“I’m going to see him on Thanksgiving before dinner. You should come.”
“We’ll see.” I pause and add, “How’s his wife doing?”
“Not well, as you can imagine. She liked being Mrs. Reverend Yang.” Jasmine’s tone is acerbic, and it’s the first hint I’ve gotten that she doesn’t care for Mrs. Yang.
“I gotta go.” I don’t really, but I’m done talking for the time being. After I hang up, I go into the kitchen to give the cats some Temptations. They gobble them down, and I check the fridge for something to eat myself. It’s seven at night, and I’m hungry as I skimped on lunch at work this afternoon. It’s Monday, which means I have three days until Thanksgiving. I should ask Rembrandt if he wants to go to my sister’s for the holiday, otherwise, I’ll never hear the end of it.
Rembrandt DiCampo. I think about him and smile. He’s well over six feet, thin, with sandy brown curls, and engaging smile, and one green eye. He had a brown eye, too, but right after we met, a crazy stalker lady of mine attacked him and gouged out the brown one. I still feel enormously guilty about it, even though he’s slowly adjusting. He looks dashing in his eye patch to boot, and he rarely mentions it. He’s a photographer, however, and his depth perception is still wonky. It’s getting better, but I know it’s frustrating to him. He’s also a fantastic cook, and he’s seriously contemplating starting a restaurant if his photography skills don’t fully return.
We’ve only been dating a month or so, but he’s already made noises about us moving in together. It took me a few times of us fucking and a serious talk before I would even spend the night. I prefer sleeping in my own bed with only my cats as company, and I had a hard time making him understand that. I grudgingly agreed to stay the night if I could bring my cats with me. As he has a very spoiled orange (girl!) cat of his own named Ginger, he completely understood. Ginger and Onyx and Jet immediately hit it off, so it’s been no problem merging our households on the occasions when one of us spends the night. However, I’m content with it being two to three times a week, whereas he would prefer it to be more often. Don’t get me wrong. I could have sex every night; I just don’t want to spend that much time with one person.
I shoot Rembrandt a text asking him about his plans for Thanksgiving. He texts me back saying he’s going to his mother’s for lunch, and I’m welcome to come, too. His brothers, Monet and Gaugin, will be there, along with Monet’s husband and Gaugin’s wife and two kids. I tell him I’ll think about it, then invite him to my sister’s for dinner at six-thirty. I include everyone who’s going to be there, and Rembrandt immediately accepts. He asks what he can bring, and I text Jasmine. She says he can be on dessert patrol with me, so I relay that to Rembrandt. I say I’m making a pumpkin pie and a sweet potato pie, and he suggests coming over Wednesday night or me going over there, and we can make a slew of pies for both the meals. I decide it’s better to go to his place because he has a proper stove and all the right cooking gear. He’s dying to make an apple cobbler, and who am I to deny him that? He might even make vanilla bean ice cream from scratch, which would be a treat. We decide to make real whipped cream as well, and I’m feeling good about the holidays. I’m not a holiday person in general, and normally, I just ignore them. It’ll be interesting to see how I deal with two family gatherings in one day, especially as one of the families isn’t even mine.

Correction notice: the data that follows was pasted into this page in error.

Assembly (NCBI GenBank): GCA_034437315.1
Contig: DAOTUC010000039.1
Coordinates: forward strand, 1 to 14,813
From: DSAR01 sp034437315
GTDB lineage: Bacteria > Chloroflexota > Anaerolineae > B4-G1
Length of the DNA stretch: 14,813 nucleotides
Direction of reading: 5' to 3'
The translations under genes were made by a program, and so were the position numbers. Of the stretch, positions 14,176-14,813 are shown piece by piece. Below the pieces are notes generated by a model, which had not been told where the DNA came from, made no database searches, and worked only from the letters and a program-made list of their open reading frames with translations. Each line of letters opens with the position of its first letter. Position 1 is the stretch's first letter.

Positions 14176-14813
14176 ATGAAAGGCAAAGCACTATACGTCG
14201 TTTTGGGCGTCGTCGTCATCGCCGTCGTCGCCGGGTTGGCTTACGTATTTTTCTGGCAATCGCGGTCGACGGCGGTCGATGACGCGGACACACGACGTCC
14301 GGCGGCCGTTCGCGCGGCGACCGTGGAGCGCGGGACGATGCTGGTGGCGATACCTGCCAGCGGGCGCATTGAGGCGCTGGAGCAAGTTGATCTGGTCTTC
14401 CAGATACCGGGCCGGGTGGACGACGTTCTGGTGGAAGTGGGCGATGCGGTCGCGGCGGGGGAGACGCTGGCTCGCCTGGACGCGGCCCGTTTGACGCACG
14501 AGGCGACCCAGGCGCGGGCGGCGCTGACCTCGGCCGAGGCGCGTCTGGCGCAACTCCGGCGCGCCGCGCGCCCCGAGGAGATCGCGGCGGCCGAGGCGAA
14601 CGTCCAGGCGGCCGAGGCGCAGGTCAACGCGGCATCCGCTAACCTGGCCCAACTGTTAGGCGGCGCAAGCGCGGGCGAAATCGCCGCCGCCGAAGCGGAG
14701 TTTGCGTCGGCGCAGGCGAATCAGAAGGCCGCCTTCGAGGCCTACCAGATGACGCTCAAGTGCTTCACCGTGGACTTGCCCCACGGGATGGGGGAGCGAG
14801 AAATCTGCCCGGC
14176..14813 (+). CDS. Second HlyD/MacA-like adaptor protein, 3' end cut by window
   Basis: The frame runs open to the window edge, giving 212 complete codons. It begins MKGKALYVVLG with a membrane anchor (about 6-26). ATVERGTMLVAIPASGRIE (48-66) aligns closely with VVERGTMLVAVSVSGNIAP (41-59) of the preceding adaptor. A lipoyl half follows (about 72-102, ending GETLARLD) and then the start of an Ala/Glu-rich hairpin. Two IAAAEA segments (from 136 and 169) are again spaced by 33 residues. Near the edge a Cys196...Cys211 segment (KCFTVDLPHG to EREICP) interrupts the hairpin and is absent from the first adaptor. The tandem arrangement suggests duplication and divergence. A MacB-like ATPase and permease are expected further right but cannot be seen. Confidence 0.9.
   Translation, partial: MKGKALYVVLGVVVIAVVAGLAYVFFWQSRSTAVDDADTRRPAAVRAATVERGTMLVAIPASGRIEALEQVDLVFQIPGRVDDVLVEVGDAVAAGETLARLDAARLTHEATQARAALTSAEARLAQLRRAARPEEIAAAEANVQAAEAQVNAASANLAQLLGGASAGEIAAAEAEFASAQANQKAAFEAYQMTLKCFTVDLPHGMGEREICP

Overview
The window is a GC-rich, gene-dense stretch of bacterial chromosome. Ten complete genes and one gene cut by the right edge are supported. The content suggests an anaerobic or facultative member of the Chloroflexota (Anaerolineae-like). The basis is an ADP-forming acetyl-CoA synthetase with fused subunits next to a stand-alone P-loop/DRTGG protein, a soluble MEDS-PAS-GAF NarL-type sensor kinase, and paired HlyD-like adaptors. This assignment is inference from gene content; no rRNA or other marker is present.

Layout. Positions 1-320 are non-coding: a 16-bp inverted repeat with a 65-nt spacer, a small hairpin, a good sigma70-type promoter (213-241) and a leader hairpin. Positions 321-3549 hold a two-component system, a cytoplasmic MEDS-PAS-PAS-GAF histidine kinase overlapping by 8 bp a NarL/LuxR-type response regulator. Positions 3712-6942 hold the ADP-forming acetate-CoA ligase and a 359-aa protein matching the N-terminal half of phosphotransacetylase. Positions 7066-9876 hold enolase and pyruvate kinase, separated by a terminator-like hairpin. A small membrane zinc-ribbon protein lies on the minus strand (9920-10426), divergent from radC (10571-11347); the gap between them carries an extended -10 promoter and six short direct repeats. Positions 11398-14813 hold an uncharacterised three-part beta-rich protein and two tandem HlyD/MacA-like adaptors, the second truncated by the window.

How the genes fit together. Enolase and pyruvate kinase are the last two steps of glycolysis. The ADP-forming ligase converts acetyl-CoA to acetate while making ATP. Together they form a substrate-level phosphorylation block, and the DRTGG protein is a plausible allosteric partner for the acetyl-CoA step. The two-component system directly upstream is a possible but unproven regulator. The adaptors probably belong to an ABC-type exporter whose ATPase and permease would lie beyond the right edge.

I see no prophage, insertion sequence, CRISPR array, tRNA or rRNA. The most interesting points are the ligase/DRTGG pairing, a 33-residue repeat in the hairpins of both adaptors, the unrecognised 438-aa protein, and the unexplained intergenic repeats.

The doorbell rings, startling me. I’m tempted to ignore it as I’m not expecting anyone, but the person keeps jabbing at the bell and doesn’t seem to have any intention of stopping. I march down the hallway with Onyx and Jet hot on my heels. I peek out the peephole, and I see a slight, old Taiwanese man with snowy white hair and faded brown eyes. He’s wearing a black jogging suit, which is the prerogative of an old man. I don’t recognize him, but I suppose he’s a friend of the family or something. He looks harmless enough, so I open the door a crack, but keep the chain latch on.
“Hello?” I ask, staring at him suspiciously through the crack. “May I help you?”
“Megan? Megan Liang?” The man’s eyes light up at the sight of me, and a wide grin spreads across his face.
“Yes. Who might you be?” I ask, keeping my eyes on him. It’s not often a strange old Taiwanese man shows up on my doorstep, and I’m put off-balance by it.
“Henry. Henry Liang.” I’m blank. Who the hell is Henry Liang? The man sees the confusion in my face and adds, “Your father.”
“My what?” I gape at him, certain that I’d misheard him. “You’re wrong. My father is dead.” At least, I assume he is. Otherwise, why haven’t I heard from him in four decades?